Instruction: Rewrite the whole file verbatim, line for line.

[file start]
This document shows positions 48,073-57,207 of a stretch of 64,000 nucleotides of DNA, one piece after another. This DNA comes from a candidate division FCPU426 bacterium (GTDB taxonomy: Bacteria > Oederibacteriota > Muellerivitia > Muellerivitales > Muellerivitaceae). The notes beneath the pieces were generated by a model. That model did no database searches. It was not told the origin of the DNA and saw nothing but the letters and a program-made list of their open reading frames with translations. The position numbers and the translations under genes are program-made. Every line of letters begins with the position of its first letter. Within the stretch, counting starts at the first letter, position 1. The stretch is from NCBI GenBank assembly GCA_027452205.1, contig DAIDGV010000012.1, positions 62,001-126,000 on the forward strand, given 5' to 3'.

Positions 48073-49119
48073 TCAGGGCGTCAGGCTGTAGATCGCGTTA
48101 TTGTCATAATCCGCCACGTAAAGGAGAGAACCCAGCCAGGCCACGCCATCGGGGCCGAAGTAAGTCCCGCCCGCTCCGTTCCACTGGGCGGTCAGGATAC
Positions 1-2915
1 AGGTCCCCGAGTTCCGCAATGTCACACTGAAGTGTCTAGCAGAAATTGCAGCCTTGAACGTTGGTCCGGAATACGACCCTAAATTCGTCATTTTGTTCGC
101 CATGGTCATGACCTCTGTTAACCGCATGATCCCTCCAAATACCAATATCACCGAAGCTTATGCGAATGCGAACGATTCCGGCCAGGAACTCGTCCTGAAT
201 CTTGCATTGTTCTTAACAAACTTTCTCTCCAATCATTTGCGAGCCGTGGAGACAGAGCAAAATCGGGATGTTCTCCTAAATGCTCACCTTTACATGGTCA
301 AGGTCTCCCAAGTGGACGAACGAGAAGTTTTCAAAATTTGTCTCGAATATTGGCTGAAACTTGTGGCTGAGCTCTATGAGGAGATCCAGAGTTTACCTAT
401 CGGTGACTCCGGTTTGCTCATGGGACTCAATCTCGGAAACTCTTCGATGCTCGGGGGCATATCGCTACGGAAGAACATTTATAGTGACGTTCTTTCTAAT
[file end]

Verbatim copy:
This document shows positions 48,073-57,207 of a stretch of 64,000 nucleotides of DNA, one piece after another. This DNA comes from a candidate division FCPU426 bacterium (GTDB taxonomy: Bacteria > Oederibacteriota > Muellerivitia > Muellerivitales > Muellerivitaceae). The notes beneath the pieces were generated by a model. That model did no database searches. It was not told the origin of the DNA and saw nothing but the letters and a program-made list of their open reading frames with translations. The position numbers and the translations under genes are program-made. Every line of letters begins with the position of its first letter. Within the stretch, counting starts at the first letter, position 1. The stretch is from NCBI GenBank assembly GCA_027452205.1, contig DAIDGV010000012.1, positions 62,001-126,000 on the forward strand, given 5' to 3'.

Positions 48073-49119
48073 TCAGGGCGTCAGGCTGTAGATCGCGTTA
48101 TTGTCATAATCCGCCACGTAAAGGAGAGAACCCAGCCAGGCCACGCCATCGGGGCCGAAGTAAGTCCCGCCCGCTCCGTTCCACTGGGCGGTCAGGATAC
Positions 1-2915
1 AGGTCCCCGAGTTCCGCAATGTCACACTGAAGTGTCTAGCAGAAATTGCAGCCTTGAACGTTGGTCCGGAATACGACCCTAAATTCGTCATTTTGTTCGC
101 CATGGTCATGACCTCTGTTAACCGCATGATCCCTCCAAATACCAATATCACCGAAGCTTATGCGAATGCGAACGATTCCGGCCAGGAACTCGTCCTGAAT
201 CTTGCATTGTTCTTAACAAACTTTCTCTCCAATCATTTGCGAGCCGTGGAGACAGAGCAAAATCGGGATGTTCTCCTAAATGCTCACCTTTACATGGTCA
301 AGGTCTCCCAAGTGGACGAACGAGAAGTTTTCAAAATTTGTCTCGAATATTGGCTGAAACTTGTGGCTGAGCTCTATGAGGAGATCCAGAGTTTACCTAT
401 CGGTGACTCCGGTTTGCTCATGGGACTCAATCTCGGAAACTCTTCGATGCTCGGGGGCATATCGCTACGGAAGAACATTTATAGTGACGTTCTTTCTAAT